As Bhattacharya wrote in 2017: “Anyone who has had to soothe a child after a hard day at her own workplace, or figure out care for an ageing parent after a gruelling shift, knows how important such apparently non-material tasks can be.”

There is a lot at stake in the era of Donald Trump and other neo-conservatives. Women’s rights are being eradicated at frightening speed.

Some socialists such as Sue Caldwell, who argued in Socialist Review that the authors of Social Reproduction Theory “underplay the role of workplace struggle” and “downplay the absolute centrality of workplace struggle to the fight for socialism”, misread Marx in an economistic way.

Social reproduction theory explains how women are oppressed as a sex, as well as part of the working class. From this flows an approach that gives weight to women’s struggles around their oppression in its myriad forms. It also pushes back against those who elevate “difference” into an absolute, and theories that justify fragmentation and separation.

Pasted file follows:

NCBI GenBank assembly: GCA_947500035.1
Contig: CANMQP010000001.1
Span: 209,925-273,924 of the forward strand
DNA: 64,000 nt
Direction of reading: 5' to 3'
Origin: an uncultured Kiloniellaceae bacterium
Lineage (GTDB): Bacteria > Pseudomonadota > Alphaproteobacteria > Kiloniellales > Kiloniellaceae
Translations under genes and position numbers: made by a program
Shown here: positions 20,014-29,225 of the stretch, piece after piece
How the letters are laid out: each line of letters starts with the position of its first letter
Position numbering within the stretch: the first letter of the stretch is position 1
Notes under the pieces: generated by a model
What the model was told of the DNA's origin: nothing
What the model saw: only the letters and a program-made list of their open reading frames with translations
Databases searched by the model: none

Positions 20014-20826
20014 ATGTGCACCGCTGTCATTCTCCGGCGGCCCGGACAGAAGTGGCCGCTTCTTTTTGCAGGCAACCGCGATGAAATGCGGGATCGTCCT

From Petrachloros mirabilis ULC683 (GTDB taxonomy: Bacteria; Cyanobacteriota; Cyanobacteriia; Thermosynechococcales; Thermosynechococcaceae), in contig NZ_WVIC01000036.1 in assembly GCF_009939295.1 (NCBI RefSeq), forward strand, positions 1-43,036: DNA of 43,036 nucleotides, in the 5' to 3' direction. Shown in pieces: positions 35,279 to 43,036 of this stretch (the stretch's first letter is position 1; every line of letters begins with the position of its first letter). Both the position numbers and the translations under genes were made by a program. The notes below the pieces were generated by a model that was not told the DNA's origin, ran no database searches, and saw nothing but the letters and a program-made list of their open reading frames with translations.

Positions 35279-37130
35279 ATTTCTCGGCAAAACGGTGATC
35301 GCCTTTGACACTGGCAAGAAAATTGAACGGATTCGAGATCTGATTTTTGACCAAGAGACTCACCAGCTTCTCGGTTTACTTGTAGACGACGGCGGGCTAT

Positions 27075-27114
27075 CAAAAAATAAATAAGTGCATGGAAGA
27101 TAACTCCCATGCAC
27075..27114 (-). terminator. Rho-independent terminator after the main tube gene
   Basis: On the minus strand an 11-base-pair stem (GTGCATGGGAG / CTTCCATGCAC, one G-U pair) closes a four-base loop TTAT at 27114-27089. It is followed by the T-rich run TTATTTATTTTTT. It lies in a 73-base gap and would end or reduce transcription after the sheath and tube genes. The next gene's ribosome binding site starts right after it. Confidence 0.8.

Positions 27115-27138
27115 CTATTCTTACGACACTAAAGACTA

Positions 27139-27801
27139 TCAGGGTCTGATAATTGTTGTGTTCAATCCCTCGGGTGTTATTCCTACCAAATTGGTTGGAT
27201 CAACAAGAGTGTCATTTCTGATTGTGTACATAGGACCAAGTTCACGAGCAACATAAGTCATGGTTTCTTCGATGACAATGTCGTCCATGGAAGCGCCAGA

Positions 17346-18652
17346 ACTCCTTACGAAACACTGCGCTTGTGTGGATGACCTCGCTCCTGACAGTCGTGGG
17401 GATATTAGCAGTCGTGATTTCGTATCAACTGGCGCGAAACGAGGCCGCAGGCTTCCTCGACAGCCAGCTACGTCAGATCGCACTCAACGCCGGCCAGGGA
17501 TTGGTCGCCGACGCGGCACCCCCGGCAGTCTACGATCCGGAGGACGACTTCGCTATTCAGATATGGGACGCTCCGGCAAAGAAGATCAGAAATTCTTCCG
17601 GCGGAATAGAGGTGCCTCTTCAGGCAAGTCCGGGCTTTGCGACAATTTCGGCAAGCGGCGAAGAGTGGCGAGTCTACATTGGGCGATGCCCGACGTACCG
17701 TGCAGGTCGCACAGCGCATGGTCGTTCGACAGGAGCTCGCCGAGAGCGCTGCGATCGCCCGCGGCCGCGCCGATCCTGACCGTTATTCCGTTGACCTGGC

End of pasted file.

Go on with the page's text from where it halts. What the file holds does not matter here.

Cinzia Arruzza explains this tactic in her chapter on the huge US women’s strike in 2017 — a women’s counter-inauguration of Trump. She said: “Adopting the term strike was meant to emphasise the work that women perform not only in the workplace, but out of it, in the sphere of social reproduction.”

She noted there is an “increasing awareness of the need to rebuild solidarity and collective action as the only way to defend ourselves against continuous attacks on our bodies, freedom, and self-determination, as well as against imperialist and neoliberal policies”.

This fascinating collection of essays covers the myriad of oppression that women face today. The theoretical language is a challenge, but it is worth persisting with for it redraws the lines around class and gender.

Having a better understanding of how social reproductive theory fits into a class-based approach is the only way to successfully confront our multitude of battles.